Now all human souls have the same essential qualities such as being capable of abstract thought, knowledge of first principles, and the capacity to love.  But each soul may differ in some of its accidental qualities such as taking spiritual delight in certain intellectual pursuits which coincidentally may coincide with those same bodily, hereditary tendencies that make the practice of art, music and mathematics easier.

This also confirms on one of the key concepts of St. John Paul II’s Theology of the Body, namely that the body reveals the soul.  If the soul is made to fit that particular body then this seems intuitive.  But this also means that one of the accidental qualities of the soul is sex.  In other words, gender or sex (or whatever we are now calling it) is not just a physical difference but a spiritual one too (see CCC 2332-2333).

The Transgender Soul

And now we begin to see why these philosophical musings are relevant.  There are many who claim that transgenders were born with the wrong bodies.  They claim that God “makes no mistakes” and that the biology was wrong.  But if the body is primary and God matches the soul to it, then this cannot be so.  If the body is biologically male then the soul is also spiritual masculine.  The soul is matched to the body and God “makes no mistakes.”

Further, to make biological changes to the body in the cases of someone who is conflicted will only serve to make matters worse.  They may not “feel comfortable” in their skin, but those changes will not touch their souls and will lead to an even deeper conflict.  How does a masculine soul express itself through a female body?  They will never be able to fully express themselves and thus will be forever wounded in their ability to give and receive love.  Instead we must be willing to help them discern the true source of their inner conflict without taking what amounts to a short-cut solution.

Becoming Men with Chests

In what is perhaps his most prophetic work, The Abolition of Man, CS Lewis predicts the inevitable demise of mankind once moral relativism takes hold of society.  He opens the short book with a chapter entitled Men Without Chests where he shows how once we lose sight of objective values, our emotional lives become meaningless as well. He cautions against the tendency to dismiss our emotions completely because it too can lead to the abolition of man as we know him.  He says that “[B]y starving the sensibility of our pupils we only make them easier prey to the propagandist when he comes.  For famished nature will be avenged and a hard heart is no infallible protection against a soft head.”  In the interest of softening our hearts, I would like to discuss the value of emotions in our moral and spiritual lives.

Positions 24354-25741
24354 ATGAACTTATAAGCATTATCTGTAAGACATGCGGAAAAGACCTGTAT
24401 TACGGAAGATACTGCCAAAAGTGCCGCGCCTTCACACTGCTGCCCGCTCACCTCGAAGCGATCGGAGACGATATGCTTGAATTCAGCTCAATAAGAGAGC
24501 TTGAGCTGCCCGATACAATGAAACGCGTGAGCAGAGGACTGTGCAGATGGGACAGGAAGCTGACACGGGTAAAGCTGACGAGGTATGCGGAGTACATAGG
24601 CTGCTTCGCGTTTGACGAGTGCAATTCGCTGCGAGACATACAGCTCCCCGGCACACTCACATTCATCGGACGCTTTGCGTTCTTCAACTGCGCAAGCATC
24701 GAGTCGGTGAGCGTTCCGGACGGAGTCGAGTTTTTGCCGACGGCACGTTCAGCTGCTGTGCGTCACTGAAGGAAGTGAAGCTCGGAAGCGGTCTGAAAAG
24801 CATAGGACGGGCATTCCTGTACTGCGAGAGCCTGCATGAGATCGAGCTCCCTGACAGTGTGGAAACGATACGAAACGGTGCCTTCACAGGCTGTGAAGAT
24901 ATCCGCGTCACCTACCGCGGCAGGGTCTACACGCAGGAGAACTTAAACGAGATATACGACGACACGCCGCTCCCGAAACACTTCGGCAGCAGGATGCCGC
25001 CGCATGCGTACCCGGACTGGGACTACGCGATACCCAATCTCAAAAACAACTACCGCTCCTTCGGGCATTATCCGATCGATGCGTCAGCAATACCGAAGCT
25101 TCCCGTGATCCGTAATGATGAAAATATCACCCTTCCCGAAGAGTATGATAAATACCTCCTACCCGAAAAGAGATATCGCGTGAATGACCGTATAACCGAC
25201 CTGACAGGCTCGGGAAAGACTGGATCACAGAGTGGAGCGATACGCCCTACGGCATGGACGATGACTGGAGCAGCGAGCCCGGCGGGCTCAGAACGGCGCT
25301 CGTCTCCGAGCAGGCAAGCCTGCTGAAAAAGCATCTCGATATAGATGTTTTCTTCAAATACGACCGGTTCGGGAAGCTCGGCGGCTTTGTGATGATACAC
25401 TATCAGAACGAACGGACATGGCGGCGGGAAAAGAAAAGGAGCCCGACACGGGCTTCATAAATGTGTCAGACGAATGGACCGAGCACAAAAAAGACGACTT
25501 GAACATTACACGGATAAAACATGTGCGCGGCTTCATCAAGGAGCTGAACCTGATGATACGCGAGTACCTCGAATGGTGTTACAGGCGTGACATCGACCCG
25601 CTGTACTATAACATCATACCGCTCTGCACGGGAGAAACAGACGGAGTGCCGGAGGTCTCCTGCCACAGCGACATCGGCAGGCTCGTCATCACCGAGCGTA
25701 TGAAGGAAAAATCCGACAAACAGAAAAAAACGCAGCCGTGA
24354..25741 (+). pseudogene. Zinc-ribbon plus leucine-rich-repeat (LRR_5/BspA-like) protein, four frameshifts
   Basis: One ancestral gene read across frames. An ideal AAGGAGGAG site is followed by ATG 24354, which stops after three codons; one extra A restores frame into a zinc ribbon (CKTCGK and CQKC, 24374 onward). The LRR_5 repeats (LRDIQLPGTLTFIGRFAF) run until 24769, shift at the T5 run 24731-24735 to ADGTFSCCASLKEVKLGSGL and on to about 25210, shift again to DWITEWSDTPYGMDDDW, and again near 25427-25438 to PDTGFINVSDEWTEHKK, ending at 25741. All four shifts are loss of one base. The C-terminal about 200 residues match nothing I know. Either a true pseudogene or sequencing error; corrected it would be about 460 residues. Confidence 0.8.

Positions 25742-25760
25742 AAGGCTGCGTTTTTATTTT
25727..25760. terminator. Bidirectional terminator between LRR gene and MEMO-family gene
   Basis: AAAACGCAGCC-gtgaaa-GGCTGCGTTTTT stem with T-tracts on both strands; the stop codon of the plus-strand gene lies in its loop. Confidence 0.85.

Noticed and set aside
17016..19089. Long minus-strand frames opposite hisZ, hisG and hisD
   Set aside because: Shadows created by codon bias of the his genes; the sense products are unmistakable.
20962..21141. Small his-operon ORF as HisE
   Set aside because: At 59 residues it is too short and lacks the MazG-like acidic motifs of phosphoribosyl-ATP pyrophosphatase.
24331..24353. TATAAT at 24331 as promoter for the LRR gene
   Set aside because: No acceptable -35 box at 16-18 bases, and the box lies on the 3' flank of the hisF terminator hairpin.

It is important at the outset to state clearly what a proper attitude towards our emotions ought to be.  Prior to the Fall, mankind was perfectly integrated.  What this means is that his highest faculty, reason, governed the soul of man.  Man always acted according to reason.  The intellect identified the good, the will chose the good, and the emotions (or more broadly passions) followed the intellect and will enabling man to do the good with intensity.  In other words, the emotions only arose when they were willed according to reason.  The emotional life of Our Lord provides a good example for our understanding.  When He cleansed the Temple, Jesus was both justified in feeling anger and He willed it.  His anger followed from His reason and His will and enabled Him to tenaciously defend the purity of His Father’s House.  Because His emotions always followed from His intellect and will He felt them more intensely, not less, than we do.  Because He was unfallen and incapable of sin, every emotion was the right one to be feeling at a given time.

The Fall left man’s intellect darkened (the good no longer appeared clearly as good), the will was weakened (“I do not do the good that I know to be good” Romans 7:19) and the passions were able to run amok, no longer following reason and will absolutely.  But this does not mean that our emotions suddenly became completely unreliable and somehow bad.  Instead they still are able to serve their original purpose, even if we must work to bring them back under control.

In order to help us better understand the effects of the Fall on our passions, St. Thomas makes the distinction between two types.  There are the antecedent passions, which precede the action of the will and the consequent passions, which are caused by the action of the will.  Someone might step on my toe and my initial emotional response to the pain is anger.  Once I gain the use of my reason, I now can make a judgment as to whether I am justified in my anger (it was done on purpose) or not (done by accident).  If it is the latter then I must directly will to not be angry.

This is why it is a little misleading to say that “emotions are not sinful, it is what we do with them.”  Certainly when it comes to antecedent passions this is true.  But when it comes to our consequent passions it is more nuanced than that.  This is because even though I may not act externally on my anger of having my toe stepped on, I might still remain angry.  By willing to be angry even after reason has judged it to be an accident, I am stoking the fires of my thoughts of revenge which only in turn feed the anger more.